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Niacin: You Take My Breath Away, or Reasons You Shouldn’t Self Medicate


Let me preface this story with the following statement: I AM AN IDIOT.

Now that that’s out of the way….

A couple of months ago, before I was able to get an appointment with a psychiatric medication provider, I was desperate. I was incredibly depressed and knew something was off with my medication. But without being able to see a medication provider, I was shit out of luck.

So I began researching vitamin supplements that could help with depression. I already take Vitamin D, which is well known for helping with depression. I used to take St. John’s Wort as well, until I learned that it could interact with birth control.

During my online research, I came across Niacin. People in various online forums were raving about how it helped with depression. So I decided to give it a shot.

The first day I took Niacin, I was eating lunch and suddenly felt HOT in my normally cool office. Was I running a fever? I looked down at my arms and they were bright red. I was breaking out in a rash. I pointed it out to my coworker, who noted that my neck was also bright red. I immediately drove to urgent care.

The diagnosis? I was experiencing a common side effect called the “niacin flush.” The nurse told me it would fade away soon and not to take niacin again for at least a week. If I began taking it again, I should start with a half pill first. I later realized that the multivitamin I take daily already has a day’s worth of niacin in it. So I stayed away from any additional niacin after that.

Yesterday, as I was eating breakfast, I eyed the niacin bottle again. I hate seeing things go to waste, even if it’s a bottle full of a vitamin I could be allergic to. (I know. I’m an idiot.) This week I got a pill cutter for my other medication, so I decided to give niacin another chance. I took half of a tablet with breakfast.

About 15 minutes later, I was doing my makeup and started feeling nauseous. Were the strawberries I put in my oatmeal bad? I thought. Just then, my cat Sandy approached me. I reached down to pet her.

When I rose, I couldn’t breathe. I felt what I imagine it might feel like to have an asthma attack. I tried letting air out. Nothing was coming back in.

Was there something bad in the air? I bolted toward the door and went outside. I was still wheezing. Did I need to call 911? Where was my phone? I didn’t know what to do. Would water help? I quickly poured myself a glass and returned to my back steps to gulp it down.

In the midst of all this, I probably started to have a panic attack, which made my breathing worse. But I was finally able to catch my breath outside after that glass of water.

I came back inside, still worried if the house might be the problem, but our carbon monoxide alarm wasn’t going off and Sandy seemed fine.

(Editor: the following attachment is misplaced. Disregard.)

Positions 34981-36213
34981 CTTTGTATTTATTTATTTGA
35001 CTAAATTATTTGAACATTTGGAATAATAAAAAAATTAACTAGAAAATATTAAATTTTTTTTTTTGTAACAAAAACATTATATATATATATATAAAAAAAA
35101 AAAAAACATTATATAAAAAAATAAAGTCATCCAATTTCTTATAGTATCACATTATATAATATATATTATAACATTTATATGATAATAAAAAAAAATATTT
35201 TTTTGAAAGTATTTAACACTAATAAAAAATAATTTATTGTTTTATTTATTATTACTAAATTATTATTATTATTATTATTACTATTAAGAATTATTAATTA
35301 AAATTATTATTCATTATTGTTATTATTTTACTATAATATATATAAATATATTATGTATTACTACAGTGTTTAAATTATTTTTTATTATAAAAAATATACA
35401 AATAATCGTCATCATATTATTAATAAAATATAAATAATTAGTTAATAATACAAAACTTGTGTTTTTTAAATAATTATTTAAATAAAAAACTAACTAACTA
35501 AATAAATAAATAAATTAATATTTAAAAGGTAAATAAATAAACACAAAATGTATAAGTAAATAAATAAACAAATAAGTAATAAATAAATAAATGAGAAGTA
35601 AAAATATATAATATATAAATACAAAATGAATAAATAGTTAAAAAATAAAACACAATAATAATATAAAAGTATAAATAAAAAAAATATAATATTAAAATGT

It was the niacin. I later confirmed this when I learned that shortness of breath could be a side effect.

The worst part of the whole experience was the fact that I was alone when this happened. Greg had already left for work yesterday, and if I did need to dial 911, I would have had to do it myself while worrying about trying to breathe and get important words out such as my address.

Let me repeat: I AM AN IDIOT.

I felt lightheaded and a little dizzy for the rest of the day. I was thankful to have made it to work where there were people who would be there in case I passed out or something. I drank coffee and ate chocolate to make sure my blood pressure was up. I got a big hearty lunch and ate all of it, even though I’ve been trying so hard to watch my calorie intake. I ate way too much yesterday, but at least I’m not in the hospital or dead.

Eventually the niacin left my system. I threw the bottle away when I got home from work.

Never again.

The lesson? Don’t try to self medicate. Be careful with vitamins and other supplements and please, please, please talk to your doctor about any you are taking or thinking of taking. I still can’t believe what a terrible effect an over-the-counter vitamin had on me. Please be safe, everyone!

Why I Don’t Miss Facebook


I gave up Facebook a few weeks ago during one of the more stressful months in my life. I don’t miss it at all. After some reflection, I think being off Facebook has been good for me and has helped decrease my overall anxiety level. I have been moved by an outpouring of support from friends, many of whom expressed that they also think Facebook can be detrimental to the psyche.

The problem with Facebook, one of my friends told me, is that it’s a highlight reel of people’s lives. It only shows the positive aspects instead of the daily struggles. Why? Because people are only compelled to share uplifting or funny things on Facebook. That’s the content that gets the most likes and comments, after all.

Being off of Facebook, I have come closer to an understanding of my own narcissistic nature. I’m not a complete narcissist (not the kind of self-absorbed jerk people hate), but I now recognize that I have narcissistic tendencies.